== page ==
This Act suggests that it would require the NSHA publicly to disclose every payment and expenditure in excess of $25,000. It seems to me that this is really the only transparency offered in this transparency Act. While I think that we can agree that health care is extremely important, there are, without question, many more important health care issues facing the province than the receipts based on an arbitrary amount of money.
Mr. Speaker, we know a number of things about health care right now in Nova Scotia and some of the things that I am about to say are not very good. We know that in 2015 the Nova Scotia Health Authority was founded. At the time, the creating of that new authority created chaos in Nova Scotia by focusing on centralizing decision making instead of improving actual health care services.
We know that some of that reorganization has again been reorganized and we stand with hope that this new reorganization will allow the province to get back to the important matter of caring for the health and wellness of Nova Scotians, rather than continually reorganizing an administrative structure.
Last year when the NSHA sought further restructuring, the interim CEO at the time described the Health Authority as "overly complex and bureaucratic, confusing and does not allow us to easily address challenges . . ."
Mr. Speaker, we know that in Nova Scotia we have a worsening of our health indicators. The impact of low health care spending and profound inefficiency is represented clearly in health indicators. Our health indicators in Nova Scotia have continued to worsen. The number of Nova Scotians who feel they are in good health has decreased. The number of Nova Scotians with perceived poor mental health has increased. The number of Nova Scotians with diabetes has increased. The number of Nova Scotians with high blood pressure has increased. The number of Nova Scotians with a regular health care provider has decreased.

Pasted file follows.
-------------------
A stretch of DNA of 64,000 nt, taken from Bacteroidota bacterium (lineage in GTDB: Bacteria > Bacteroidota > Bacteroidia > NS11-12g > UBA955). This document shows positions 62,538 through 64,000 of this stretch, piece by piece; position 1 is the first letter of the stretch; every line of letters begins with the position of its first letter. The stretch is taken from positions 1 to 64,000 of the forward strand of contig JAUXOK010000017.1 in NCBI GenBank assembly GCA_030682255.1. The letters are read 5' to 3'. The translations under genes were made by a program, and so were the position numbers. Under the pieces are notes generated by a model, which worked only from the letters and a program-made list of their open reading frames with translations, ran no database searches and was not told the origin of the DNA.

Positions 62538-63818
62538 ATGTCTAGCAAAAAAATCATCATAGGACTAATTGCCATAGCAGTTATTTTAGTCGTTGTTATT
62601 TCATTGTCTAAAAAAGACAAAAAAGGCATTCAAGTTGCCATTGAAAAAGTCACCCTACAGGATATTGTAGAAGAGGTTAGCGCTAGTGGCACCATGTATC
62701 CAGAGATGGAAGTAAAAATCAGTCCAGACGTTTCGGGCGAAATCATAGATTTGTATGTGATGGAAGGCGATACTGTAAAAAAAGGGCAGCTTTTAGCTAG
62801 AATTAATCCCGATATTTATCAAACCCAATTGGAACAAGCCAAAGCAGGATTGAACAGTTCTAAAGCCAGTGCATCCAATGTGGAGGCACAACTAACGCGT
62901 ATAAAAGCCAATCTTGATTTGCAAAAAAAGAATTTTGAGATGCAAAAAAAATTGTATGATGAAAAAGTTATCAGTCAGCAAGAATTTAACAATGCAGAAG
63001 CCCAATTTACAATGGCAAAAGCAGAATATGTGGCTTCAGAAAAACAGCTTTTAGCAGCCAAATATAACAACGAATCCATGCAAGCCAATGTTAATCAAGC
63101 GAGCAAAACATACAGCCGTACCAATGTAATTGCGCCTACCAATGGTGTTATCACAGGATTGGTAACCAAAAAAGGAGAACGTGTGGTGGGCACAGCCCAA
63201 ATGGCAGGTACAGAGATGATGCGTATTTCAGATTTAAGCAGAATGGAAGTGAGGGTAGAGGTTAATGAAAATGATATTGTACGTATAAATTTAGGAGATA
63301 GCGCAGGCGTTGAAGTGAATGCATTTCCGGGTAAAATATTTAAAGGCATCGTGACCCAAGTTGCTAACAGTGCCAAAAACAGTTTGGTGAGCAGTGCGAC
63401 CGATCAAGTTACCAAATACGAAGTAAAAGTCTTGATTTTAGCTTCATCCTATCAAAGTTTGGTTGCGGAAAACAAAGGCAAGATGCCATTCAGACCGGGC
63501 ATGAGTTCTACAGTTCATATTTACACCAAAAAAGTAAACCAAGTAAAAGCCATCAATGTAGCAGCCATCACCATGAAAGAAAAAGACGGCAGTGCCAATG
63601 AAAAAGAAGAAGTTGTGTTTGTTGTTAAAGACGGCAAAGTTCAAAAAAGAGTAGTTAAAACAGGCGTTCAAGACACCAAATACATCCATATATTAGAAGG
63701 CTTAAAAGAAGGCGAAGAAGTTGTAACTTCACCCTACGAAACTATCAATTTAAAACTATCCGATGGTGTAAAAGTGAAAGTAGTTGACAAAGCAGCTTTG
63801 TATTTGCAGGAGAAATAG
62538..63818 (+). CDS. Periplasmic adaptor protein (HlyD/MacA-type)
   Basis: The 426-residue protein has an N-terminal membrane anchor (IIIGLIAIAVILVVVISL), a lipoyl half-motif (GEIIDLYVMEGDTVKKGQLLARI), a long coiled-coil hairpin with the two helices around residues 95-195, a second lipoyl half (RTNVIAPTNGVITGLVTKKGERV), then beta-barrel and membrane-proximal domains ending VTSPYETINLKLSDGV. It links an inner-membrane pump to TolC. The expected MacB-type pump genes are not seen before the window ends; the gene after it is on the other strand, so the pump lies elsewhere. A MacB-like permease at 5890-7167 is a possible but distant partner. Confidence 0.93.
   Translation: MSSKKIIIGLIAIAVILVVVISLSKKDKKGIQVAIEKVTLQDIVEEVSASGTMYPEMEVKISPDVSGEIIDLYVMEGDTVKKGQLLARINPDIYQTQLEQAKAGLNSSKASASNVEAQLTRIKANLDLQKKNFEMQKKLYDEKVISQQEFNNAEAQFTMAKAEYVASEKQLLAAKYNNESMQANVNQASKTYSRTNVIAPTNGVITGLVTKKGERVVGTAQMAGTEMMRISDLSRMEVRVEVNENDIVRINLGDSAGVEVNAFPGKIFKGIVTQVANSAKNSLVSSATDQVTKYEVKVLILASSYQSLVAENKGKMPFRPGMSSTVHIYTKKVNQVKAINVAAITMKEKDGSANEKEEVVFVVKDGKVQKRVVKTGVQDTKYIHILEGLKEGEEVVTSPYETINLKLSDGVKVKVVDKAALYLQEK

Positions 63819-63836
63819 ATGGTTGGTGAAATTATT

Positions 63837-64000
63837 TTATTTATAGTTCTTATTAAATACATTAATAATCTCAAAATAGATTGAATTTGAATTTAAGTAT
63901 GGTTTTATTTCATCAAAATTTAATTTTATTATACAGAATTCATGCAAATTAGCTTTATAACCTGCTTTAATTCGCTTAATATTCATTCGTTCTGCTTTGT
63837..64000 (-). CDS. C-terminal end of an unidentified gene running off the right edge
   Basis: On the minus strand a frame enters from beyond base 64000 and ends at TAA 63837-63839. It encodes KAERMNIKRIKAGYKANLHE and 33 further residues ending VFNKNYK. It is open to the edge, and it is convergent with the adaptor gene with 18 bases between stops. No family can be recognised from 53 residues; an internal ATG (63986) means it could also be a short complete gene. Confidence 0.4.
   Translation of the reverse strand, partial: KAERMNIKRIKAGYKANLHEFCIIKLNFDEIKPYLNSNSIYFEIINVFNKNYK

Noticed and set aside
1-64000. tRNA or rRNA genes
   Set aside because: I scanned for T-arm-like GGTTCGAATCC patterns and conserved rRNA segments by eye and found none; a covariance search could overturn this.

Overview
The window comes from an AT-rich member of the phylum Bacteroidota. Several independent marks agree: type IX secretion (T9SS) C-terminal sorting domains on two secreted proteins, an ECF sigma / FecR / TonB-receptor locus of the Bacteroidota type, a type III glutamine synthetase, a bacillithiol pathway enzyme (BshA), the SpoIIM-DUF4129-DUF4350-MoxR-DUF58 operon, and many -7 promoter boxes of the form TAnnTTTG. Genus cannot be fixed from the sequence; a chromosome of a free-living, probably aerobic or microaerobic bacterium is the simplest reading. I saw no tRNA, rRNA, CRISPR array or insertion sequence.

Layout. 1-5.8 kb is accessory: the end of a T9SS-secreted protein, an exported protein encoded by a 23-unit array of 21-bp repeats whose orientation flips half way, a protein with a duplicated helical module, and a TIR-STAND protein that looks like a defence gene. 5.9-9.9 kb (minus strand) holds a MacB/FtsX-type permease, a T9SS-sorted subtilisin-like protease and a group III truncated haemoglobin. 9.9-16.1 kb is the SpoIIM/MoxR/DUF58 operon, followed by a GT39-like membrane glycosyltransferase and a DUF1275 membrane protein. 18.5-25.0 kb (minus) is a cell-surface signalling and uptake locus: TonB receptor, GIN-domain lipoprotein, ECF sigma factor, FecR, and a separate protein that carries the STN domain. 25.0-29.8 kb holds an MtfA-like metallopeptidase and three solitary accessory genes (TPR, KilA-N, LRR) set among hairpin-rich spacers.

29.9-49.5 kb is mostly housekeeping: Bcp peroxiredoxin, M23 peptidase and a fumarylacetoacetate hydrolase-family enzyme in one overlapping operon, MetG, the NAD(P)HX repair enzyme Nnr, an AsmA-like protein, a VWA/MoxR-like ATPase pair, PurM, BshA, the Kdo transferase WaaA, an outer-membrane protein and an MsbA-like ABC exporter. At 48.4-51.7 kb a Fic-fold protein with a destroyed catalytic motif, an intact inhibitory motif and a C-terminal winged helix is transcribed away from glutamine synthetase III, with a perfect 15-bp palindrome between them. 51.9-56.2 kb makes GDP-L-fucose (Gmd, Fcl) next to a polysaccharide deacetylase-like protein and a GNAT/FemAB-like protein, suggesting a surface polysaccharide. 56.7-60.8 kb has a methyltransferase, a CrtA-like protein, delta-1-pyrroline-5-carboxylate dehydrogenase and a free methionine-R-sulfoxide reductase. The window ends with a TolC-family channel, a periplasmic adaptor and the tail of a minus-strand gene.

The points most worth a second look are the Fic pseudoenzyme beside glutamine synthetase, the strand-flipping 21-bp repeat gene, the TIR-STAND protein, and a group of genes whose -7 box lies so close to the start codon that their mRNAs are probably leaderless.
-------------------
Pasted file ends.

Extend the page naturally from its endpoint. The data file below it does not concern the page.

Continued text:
We also know there are many disparities in health and wellness across NSHA zones; it is very evident in the data. We see the data trends conclusively illustrate that there are significant disparities. Infant mortality is twice as high in the Northern Zone than in the Central Zone. A baby is twice as likely to die based on where it is born in this province.
Life expectancy in Cape Breton is approximately three years less than life expectancy of people in the Central Zone. The more affluent areas enjoy longer, healthier lives than the less affluent zones. This is particularly true for the Central Zone, which has significant better health indicators than the other zones. So, it is fair to say that in Nova Scotia, Mr. Speaker, that one's postal code dictates their quality of life and health expectancy.
Getting back to the bill at hand, I am all for transparency. I think this government needs to be transparent on a number of issues. Again, I will reiterate that making an arbitrary decision that the NSHA should publicize spending over $25,000, why isn't it $15,000, why don't we see every budget line for the NSHA? It is important for Nova Scotians to know how our money is being spent.
Surely this Health Authority Transparency Act should be transparent about much more. It can certainly be argued that an Act focusing on costs above $25,000 is not as important as focusing on the social determinants of health, for instance, or health inequities that continue to significantly and measurably impact public health.
Mr. Speaker, at Public Accounts Committee, at Health Committee, I often bring up the importance of paying attention to the social determinants of health, especially when it comes to housing or income level. Every time I bring up these topics the people across the aisle from me nod their heads.
Normally they are upper level civil servants, public servants, working in the Health and Wellness Department or in different areas of Health and Wellness. They nod their heads; they understand the importance of the social determinants of health and yet we don't see real investments happening. We don't see collaboration around the social determinants of health that we could be seeing. So, let's get transparent about that. Let's get transparent about why we're not seeing that very important and very sound investment with our public dollars.